Central Visayas still growing faster than rest of Philippines
APEC meetings, IT-BPM sector seen to further drive growth this year
The Central Visayas economy continued to outpace the Philippines last year as it expanded 8.8 percent, government statisticians reported.
The Philippine economy slowed down last year, with the gross domestic product (GDP) expanding by only 6.1 percent from 7.1 percent in 2013.
Central Visayas’ economic growth, on the other hand, accelerated to 8.8 percent last year from 7.4 percent in 2013, said Ariel E. Florendo, Philippine Statistics Authority (PSA) interim regional director, in a news conference yesterday.
The region expanded by an average of 9.04 percent yearly in the past five years while the Philippines grew by an average of only 6.24 percent in the same period.
Central Visayas ranked 3rd among the 17 regions, next to Davao Region (9.4 percent) and Central Luzon (9 percent).
Florendo clarified that while Davao grew at a faster pace, Central Visayas made the larger contribution to the national economy.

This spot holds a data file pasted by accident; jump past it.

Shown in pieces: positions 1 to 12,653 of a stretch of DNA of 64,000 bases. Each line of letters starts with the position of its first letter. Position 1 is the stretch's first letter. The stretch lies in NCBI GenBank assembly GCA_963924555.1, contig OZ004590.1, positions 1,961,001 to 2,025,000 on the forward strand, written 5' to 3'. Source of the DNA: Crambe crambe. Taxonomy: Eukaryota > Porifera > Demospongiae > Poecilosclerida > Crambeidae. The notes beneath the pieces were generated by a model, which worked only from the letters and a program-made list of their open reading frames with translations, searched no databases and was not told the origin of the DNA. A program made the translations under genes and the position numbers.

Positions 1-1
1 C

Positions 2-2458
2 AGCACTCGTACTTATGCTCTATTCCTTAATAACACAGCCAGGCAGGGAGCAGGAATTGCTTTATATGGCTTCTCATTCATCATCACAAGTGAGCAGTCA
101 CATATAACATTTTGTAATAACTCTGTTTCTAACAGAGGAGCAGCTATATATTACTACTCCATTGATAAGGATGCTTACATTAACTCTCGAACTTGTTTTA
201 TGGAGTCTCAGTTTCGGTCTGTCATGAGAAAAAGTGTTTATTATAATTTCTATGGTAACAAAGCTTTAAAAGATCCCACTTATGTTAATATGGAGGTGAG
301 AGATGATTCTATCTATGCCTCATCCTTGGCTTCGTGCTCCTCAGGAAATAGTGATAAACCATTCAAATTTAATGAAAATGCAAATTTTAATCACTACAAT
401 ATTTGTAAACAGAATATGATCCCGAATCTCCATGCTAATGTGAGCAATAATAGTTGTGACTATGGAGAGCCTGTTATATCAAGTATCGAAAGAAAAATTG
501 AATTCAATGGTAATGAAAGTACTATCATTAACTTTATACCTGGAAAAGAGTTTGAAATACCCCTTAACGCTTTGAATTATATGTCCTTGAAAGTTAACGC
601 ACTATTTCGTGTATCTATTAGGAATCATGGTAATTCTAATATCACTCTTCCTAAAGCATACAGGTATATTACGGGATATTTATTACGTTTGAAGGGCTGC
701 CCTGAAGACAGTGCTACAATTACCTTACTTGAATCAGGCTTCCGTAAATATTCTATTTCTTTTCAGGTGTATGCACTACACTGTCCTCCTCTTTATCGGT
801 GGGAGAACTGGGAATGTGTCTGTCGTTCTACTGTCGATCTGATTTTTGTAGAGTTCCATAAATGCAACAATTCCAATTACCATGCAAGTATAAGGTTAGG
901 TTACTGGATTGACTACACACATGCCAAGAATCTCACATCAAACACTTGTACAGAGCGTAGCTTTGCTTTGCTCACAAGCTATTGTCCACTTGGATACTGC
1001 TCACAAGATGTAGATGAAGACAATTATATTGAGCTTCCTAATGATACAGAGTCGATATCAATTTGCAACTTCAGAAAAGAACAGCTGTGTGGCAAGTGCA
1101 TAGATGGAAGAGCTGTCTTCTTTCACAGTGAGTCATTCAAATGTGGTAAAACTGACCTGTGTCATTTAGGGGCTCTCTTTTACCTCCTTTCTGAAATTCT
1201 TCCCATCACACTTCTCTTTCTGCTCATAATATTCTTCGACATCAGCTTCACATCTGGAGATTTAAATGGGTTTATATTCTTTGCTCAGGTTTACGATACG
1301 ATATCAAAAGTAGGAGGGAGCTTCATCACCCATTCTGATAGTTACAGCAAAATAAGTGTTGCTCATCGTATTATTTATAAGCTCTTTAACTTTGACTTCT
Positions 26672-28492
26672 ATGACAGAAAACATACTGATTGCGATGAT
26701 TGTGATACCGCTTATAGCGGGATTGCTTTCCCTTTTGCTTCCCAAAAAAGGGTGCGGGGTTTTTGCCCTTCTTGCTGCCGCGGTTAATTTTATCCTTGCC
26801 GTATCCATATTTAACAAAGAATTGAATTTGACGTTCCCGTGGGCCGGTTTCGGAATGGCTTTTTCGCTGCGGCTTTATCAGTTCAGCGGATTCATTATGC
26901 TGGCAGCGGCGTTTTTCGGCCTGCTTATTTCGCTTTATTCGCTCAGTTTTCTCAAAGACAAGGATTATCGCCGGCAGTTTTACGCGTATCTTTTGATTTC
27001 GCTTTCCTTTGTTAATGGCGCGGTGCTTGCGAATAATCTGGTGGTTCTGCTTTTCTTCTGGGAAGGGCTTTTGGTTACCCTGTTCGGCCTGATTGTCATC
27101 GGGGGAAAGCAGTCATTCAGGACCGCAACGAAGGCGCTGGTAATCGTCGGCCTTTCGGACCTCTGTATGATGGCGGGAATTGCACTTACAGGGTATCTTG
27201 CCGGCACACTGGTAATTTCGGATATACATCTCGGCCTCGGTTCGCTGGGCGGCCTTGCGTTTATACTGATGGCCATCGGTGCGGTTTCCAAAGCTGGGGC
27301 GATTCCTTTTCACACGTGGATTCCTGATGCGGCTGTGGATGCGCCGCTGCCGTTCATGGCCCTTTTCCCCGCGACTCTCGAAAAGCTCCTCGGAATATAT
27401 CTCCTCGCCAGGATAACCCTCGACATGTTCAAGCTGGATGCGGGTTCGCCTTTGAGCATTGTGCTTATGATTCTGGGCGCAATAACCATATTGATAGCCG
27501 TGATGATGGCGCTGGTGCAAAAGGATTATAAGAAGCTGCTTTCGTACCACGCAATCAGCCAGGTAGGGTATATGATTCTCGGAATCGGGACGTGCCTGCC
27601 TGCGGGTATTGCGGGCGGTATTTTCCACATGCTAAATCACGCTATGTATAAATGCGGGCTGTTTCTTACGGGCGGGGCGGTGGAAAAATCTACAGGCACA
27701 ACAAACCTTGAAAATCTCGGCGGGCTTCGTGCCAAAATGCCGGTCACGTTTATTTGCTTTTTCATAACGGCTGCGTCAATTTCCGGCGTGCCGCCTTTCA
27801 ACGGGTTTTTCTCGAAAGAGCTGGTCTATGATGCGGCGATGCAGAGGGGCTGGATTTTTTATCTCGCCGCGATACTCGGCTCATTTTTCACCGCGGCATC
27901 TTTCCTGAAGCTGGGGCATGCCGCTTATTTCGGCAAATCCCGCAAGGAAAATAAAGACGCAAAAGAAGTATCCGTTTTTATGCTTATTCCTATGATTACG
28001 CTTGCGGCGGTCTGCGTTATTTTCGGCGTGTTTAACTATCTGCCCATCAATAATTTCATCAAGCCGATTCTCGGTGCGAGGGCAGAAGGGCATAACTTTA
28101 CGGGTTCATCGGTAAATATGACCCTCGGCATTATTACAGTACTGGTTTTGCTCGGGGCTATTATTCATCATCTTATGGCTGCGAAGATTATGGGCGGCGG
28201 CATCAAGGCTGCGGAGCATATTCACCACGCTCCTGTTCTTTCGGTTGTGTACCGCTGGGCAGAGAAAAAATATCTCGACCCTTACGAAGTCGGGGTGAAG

Efren B. Carreon, National Economic and Development Authority (NEDA) regional director, said Central Visayas is expected to grow faster this year on the back of robust information technology – business process management (IT-BPM), retail trade and tourism sectors.
He was confident of meeting this year’s growth target of 9.7 percent to 11.9 percent for the region, citing the competitiveness awards received recently by Cebu province, Cebu City and Jagna town in Bohol.
“These clearly indicate that business and consumer confidence in the economy is still very high, and support our optimism in hitting our growth targets for 2015,” he said.
Tourism is expected to get a boost with the holding of a series of high-level Asia-Pacific Economic Cooperation (APEC) meetings from August to September as well as the preparations for the International Eucharistic Congress in 2016.
Both will be held in Cebu, the biggest contributor to the gross regional domestic product (GRDP) of Central Visayas.
GRDP, the total value of goods and services produced in a region, is used in making policy and business decisions. It is also one of the indicators considered for wage adjustments.
The services sector contributed the biggest share of 54.6 percent to the GRDP, followed by the industry sector with 39.4 percent and agriculture, hunting, forestry and fishing (AHFF) with 6 percent.
The services sector slowed down to 6.6 percent in 2014 from 6.9 percent in 2013 while the industry sector recorded a higher growth rate of 13.9 percent last year from 9.5 percent in 2013.
Industry’s faster pace was attributed mainly to the surge in construction activities, which grew by 24.7 percent in 2014 from 2.2 percent the previous year.
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